July 25, 2014
Why Bitcoin is 'Good Money' for the Global Digital Era
There are many facets to discussing and understanding the potential role in the world of digital money such as Bitcoin. A great deal of the discussion focuses on what I would describe as “policy issues” – e.g. what market and policy mechanisms are needed to ensure price stability, combat financial crime, ensure tax compliance, and provide adequate protections to consumers holding these assets. While important, these issues are distinct from a more imperative discussion around the essential characteristics of the underlying asset itself.
One of the most common statements made about Bitcoin is that it holds no intrinsic value. Gold, under popular perception, holds immense intrinsic value. Fiat money holds value because it is backed by the credit of the governments who issue it. But neither of these currency formats makes much sense in our modern world of international trade and commerce. So what form of “good money” should we support as we build a 21st century, globally integrated, Internet-based world economy?
I want to focus on the argument that Bitcoin lacks physical traits that make it “good money,” unlike gold or other precious items such as diamonds, or the reputation and credit-worthiness of governments and their associated proprietary payments rails. Indeed, I believe that Bitcoin holds value as a form of “good money” that is superior to any previously discovered or developed form of money.
Gold became money when users discovered it holds characteristics that made it a strong form of currency. Gold is divisible, and given its unique chemical composition, extremely difficult to counterfeit. As a physical commodity buried in the earth, gold is scarce, which also makes it attractive to its users. Finally, and critically, gold is a physical asset that can change hands, a bearer instrument. This idea that value can be transferred by simply giving a physical object to another person is fundamental in the history of human perception of value. It also explains why 85 percent of the world’s retail transactions are still performed using physical currency.
For centuries, these core traits drove gold to dominate world trade. Through the Industrial Revolution, during the growth of global commercial banking, and after World War II, the gold-backed dollar became the foundation of the world economy. It wasn’t until the 1960s that a recovering Germany and a war-immersed, massively indebted US government broke with the gold standard and decided that a politically independent form of money no longer mattered. However, Nixon’s abandonment of the gold standard in 1971 and the birth of fiat money are not the end of the history of currency.
Bitcoin may herald the dawning of a new age in currency. It holds superior traits as a form of “good money.” As a tangible form of asset (its core tangibility being its mathematical basis), it could become an incredibly important building block for the 21st century’s global economy.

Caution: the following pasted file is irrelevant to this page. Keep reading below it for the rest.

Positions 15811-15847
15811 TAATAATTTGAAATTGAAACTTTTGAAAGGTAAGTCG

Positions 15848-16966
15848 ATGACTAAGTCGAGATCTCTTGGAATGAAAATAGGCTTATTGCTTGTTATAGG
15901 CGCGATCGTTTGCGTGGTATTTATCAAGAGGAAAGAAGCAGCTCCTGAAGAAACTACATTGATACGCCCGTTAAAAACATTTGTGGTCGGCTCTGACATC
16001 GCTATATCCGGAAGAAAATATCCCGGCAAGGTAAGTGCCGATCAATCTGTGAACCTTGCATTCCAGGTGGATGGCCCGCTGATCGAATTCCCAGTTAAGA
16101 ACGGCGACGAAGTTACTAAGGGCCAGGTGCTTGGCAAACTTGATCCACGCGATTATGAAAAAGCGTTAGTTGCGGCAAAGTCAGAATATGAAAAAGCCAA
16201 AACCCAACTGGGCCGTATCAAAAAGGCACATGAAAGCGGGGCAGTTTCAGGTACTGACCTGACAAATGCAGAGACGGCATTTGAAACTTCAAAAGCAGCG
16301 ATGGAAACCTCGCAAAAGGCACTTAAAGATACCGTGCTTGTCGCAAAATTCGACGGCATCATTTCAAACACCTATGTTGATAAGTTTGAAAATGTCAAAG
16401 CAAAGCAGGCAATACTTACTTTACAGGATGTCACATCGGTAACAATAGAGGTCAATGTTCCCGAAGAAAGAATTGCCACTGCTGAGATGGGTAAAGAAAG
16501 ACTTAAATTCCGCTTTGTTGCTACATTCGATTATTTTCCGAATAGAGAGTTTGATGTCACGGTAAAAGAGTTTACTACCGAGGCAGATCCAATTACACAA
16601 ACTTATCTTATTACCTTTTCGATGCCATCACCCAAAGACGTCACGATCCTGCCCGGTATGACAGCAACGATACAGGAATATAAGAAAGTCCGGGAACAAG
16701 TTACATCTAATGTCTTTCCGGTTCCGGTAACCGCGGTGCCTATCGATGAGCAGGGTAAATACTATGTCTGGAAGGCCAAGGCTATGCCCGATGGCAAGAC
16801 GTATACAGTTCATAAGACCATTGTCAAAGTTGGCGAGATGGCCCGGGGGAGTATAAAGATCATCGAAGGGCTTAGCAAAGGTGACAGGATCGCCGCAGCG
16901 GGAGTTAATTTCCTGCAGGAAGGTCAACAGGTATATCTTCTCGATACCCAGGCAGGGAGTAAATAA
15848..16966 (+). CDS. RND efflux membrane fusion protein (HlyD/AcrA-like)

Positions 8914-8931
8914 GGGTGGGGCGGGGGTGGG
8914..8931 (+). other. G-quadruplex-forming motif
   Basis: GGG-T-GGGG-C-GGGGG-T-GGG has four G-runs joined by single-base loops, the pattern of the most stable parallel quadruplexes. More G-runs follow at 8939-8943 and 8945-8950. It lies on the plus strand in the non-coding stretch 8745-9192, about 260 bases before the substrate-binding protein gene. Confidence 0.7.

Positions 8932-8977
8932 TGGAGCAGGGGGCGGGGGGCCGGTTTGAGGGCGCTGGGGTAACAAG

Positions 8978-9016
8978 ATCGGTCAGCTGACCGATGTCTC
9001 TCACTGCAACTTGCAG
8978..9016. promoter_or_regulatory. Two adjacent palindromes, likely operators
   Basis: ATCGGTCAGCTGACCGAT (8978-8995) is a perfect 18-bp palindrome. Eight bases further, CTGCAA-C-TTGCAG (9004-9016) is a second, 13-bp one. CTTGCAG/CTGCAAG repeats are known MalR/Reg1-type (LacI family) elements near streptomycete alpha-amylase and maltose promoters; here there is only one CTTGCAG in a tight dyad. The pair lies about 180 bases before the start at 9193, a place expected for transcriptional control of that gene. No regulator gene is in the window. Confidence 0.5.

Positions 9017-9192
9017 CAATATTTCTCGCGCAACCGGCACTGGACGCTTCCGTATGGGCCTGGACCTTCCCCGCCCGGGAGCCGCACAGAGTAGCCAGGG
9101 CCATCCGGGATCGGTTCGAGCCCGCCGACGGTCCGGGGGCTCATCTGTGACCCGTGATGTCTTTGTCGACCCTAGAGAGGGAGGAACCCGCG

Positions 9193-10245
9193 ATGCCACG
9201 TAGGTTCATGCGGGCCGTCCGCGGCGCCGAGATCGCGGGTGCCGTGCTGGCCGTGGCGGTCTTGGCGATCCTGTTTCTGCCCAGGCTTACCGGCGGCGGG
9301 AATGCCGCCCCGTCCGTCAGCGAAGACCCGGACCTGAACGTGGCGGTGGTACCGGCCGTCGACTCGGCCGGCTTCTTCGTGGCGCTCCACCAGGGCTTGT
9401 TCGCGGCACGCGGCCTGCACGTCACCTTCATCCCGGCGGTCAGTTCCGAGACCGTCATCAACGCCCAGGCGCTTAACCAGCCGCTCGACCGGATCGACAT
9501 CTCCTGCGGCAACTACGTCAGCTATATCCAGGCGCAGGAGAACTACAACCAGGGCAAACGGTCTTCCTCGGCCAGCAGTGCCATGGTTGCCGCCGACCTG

At the foundation of Bitcoin’s intrinsic value is the proof-of-work system that regulates the discovery and distribution of bitcoins and is anchored in the aggregate computing energy required to secure the Bitcoin network. This self-regulating mechanism defines the core economic value of the units of account, independent of their trade or exchange value. Further, this energy and computing power bound paradigm creates a dynamic such that, as economic activity in Bitcoin expands, it naturally drives humanity to find sources of energy efficiency, thereby aligning Bitcoin with our global need for sustainable, inexpensive energy sources.
Bitcoin’s near infinite divisibility and computational verifiability make it a highly attractive global unit of account. Value can be expressed and exchanged in micro-cents, and the ownership of these units of account can be instantly and independently verified by any transaction counter-party.
Bitcoin offers ubiquitous distribution and reach. Unlike existing forms of money, Bitcoin has the reach of data and the Internet, a medium of exchange (software, the Internet, mobile devices) now reaching nearly 3 billion humans. Bitcoin can be programmed, metered, and exchanged by connected devices, enabling more efficient usage of our planet’s resources and services.
By design, Bitcoin is a scarce resource with a predictable supply of new issuance. And it is this scarcity and predictable supply that make it so attractive as an underlying asset to bind to economic activity and trade. Bitcoin is also politically independent. It belongs to the commons, a technology based on open intellectual property and the Internet. As we work towards building a more globally integrated society and economy, it seems increasingly critical that the form of money that binds us not be tied to any single nation-state.
Naturally, policy makers and central bankers should be asking questions and trying to understand the implications of this profound invention. Importantly, like the centuries of global trade that were supported and mediated by a nation-state independent gold-backed monetary policy, we now need to begin to think about a world of digital asset backed monetary policy and how to integrate and support innovations like Bitcoin into the mainstream of world trade.
This post first appeared on Business Insider.